20 Jul Malicious URLs in .lc zone Dmitry Bestuzhev
03 May Internationalized Domain Names used to spread malware Fabio Assolini
13 Aug Whitelisting - how it protects us Dennis
08 Jul Hot Fail On SexBoosters Michael
15 May New domain standards, new challenges, new potential problems Dmitry Bestuzhev
14 Jul Bluelisting - pros and cons David
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Cybercriminals from different places of the world are actively using this domain, including cybercriminals from Brazil abusing free Web hosting available in that country.
How many legitimate domains at .lc zone have you ever had to visit in your life? If the answer is zero, so maybe it’s time to start filtering access to this domain, especially on the corporate Firewall / Proxy layer.
As we published last year, the first Internationalized domain names (IDN) using non-Latin characters appeared on the internet; these contain characters from Cyrillic, Arabic and other languages. We also started to see some news domains using diacritics such as “à, á, â, ã, é, ê, í, ó, ô, õ, ò, ú, ü, ç” in their names, or accents, for instance as seen in http://amarylliscomunicação.com.br.
It’s also important to point that some browsers and mail readers aren’t prepared to show these characters correctly. A domain in Arabic such as http://وزارة-الأتصالات.مصر/ might be shown as http://xn--4gbrim.xn----ymcbaaajlc6dj7bxne2c.xn--wgbh1c in your mailbox. We call this alternate way to show non-latin characters punycode.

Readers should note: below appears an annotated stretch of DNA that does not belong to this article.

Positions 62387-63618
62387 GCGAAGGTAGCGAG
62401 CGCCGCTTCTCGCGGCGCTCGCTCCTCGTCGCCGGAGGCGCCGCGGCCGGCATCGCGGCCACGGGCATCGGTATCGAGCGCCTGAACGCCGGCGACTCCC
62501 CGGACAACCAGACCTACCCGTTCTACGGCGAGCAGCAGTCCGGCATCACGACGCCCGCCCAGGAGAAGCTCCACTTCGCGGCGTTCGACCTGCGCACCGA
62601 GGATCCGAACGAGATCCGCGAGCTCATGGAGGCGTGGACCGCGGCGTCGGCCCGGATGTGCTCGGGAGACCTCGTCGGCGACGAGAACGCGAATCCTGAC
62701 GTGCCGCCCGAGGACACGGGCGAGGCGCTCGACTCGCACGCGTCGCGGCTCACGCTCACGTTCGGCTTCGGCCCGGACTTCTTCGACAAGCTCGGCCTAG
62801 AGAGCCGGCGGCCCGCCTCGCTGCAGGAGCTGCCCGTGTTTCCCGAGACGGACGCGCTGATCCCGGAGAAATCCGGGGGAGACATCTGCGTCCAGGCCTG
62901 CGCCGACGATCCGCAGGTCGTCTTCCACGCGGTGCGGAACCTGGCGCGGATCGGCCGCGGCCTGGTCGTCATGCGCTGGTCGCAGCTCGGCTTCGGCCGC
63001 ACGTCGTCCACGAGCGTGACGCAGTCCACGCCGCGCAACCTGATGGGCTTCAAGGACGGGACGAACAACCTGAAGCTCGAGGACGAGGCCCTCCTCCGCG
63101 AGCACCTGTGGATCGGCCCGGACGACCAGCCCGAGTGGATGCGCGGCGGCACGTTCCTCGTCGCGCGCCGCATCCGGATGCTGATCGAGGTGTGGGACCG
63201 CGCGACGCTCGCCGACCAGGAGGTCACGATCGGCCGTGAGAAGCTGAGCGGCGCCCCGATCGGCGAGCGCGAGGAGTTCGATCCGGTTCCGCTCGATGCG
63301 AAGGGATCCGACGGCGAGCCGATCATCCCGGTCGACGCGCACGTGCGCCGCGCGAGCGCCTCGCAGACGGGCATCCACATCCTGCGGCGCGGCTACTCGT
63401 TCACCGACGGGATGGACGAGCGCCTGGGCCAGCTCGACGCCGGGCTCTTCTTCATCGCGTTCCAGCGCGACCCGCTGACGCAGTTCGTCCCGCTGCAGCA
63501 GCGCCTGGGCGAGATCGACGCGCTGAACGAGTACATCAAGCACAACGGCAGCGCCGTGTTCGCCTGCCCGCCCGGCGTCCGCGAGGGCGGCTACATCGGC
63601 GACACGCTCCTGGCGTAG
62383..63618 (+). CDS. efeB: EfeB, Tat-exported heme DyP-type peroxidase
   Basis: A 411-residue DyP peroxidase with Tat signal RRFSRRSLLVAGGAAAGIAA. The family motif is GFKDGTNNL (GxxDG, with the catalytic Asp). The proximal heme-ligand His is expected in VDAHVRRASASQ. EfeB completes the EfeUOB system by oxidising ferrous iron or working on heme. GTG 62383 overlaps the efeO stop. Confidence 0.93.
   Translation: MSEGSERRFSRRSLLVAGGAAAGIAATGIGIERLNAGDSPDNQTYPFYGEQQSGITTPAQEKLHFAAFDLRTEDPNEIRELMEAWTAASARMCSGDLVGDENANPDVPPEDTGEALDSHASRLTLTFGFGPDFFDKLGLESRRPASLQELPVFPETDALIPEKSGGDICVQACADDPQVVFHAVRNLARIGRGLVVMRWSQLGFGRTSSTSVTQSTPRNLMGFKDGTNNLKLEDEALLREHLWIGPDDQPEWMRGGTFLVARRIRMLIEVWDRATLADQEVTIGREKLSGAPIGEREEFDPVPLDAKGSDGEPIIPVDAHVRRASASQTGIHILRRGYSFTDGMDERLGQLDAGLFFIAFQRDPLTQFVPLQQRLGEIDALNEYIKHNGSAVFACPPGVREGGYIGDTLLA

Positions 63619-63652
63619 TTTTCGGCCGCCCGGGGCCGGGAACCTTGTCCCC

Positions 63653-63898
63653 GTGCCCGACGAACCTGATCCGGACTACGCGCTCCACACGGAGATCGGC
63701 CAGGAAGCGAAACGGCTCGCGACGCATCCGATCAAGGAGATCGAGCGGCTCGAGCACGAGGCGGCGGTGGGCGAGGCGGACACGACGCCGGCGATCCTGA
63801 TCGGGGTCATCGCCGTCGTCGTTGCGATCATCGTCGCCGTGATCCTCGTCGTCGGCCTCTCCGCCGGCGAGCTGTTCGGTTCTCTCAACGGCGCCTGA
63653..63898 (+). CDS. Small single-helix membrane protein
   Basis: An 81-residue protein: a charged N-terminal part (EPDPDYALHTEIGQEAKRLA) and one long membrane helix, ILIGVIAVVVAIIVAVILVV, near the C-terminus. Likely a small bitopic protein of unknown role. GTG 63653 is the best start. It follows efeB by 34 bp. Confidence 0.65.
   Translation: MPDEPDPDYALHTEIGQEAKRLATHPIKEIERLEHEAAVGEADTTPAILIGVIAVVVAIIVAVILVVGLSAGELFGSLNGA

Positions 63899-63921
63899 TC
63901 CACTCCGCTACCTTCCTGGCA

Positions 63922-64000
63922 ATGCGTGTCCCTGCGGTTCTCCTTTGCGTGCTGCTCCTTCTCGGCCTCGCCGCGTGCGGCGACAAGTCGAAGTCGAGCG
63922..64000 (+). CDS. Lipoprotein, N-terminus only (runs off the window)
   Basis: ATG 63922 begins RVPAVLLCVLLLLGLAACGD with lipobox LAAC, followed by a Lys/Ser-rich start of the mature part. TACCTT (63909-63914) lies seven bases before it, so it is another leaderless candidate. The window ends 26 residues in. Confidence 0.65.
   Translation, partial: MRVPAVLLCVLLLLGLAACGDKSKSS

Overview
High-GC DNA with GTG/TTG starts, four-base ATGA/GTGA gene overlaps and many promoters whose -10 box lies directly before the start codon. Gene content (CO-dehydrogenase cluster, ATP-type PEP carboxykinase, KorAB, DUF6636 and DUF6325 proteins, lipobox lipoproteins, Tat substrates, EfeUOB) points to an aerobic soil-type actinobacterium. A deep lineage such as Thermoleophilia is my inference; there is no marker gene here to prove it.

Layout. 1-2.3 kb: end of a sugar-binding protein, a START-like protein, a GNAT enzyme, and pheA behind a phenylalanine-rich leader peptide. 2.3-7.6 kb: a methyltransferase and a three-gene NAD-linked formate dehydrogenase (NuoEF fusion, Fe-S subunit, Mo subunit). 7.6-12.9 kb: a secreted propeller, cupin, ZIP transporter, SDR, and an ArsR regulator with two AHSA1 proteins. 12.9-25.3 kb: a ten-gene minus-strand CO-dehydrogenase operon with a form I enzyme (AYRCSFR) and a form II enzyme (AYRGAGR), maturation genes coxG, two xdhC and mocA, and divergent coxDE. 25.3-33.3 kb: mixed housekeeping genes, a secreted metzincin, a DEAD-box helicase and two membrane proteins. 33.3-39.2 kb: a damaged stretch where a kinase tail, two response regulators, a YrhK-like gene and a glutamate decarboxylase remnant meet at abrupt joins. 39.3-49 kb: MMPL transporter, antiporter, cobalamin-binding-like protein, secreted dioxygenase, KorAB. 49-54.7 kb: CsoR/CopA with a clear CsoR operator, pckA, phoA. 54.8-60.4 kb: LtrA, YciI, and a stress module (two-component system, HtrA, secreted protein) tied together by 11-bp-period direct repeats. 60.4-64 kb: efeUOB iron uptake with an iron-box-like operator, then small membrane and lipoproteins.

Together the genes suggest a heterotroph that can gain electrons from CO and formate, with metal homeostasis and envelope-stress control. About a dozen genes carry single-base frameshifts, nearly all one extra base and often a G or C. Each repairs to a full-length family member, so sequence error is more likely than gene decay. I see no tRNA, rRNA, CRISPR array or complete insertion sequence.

During our regular monitoring of malicious activities in Brazil, we discovered an interesting and legitimate URL shortener service which is using the diacritics “ó.ò” in his name:
Malware writers are inventing new attacks regularly - but the anti-virus industry invents new protection techniques just as regularly. Whitelisting is on of the newer protection technology which are now standard in Internet Security products. It sounds positive, but how does it actually work? Does it overload your computer? How can developers whitelist their programs? Will whitelisting replace other protection technologies?
Join Andrey Nikishin, Director of Cloud and Content Technology Research, Vladimir Zapolyansky, Manager of Whitlelisting and myself as we discuss how whitelisting itself works. We will also discuss how software writers can join our program and what the benefits are for them.
Over the last couple of days we've been noticing a few pharmacy spam mails which are a bit different. Somebody seems to have replaced the original graphical content with an alert highlighting that such messages are malicious.
So far we have counted three (ab)used image hosting services for this spam:
A quick analysis of these showed that #1 currently serves all the replaced images, #2 serves all original spammers images and #3 seems to have removed the offensive content immediately, good work!
At the moment, we don't have any further information about the source/background of the warning replacements - this gives us plenty of opportunity to use our imaginations when thinking about what's actually going on. A few of the key words and concepts we're considering are: white hats, rival spammers, compromised hosting service(s). Not an exhaustive list, but more of a launch pad for further theories and research!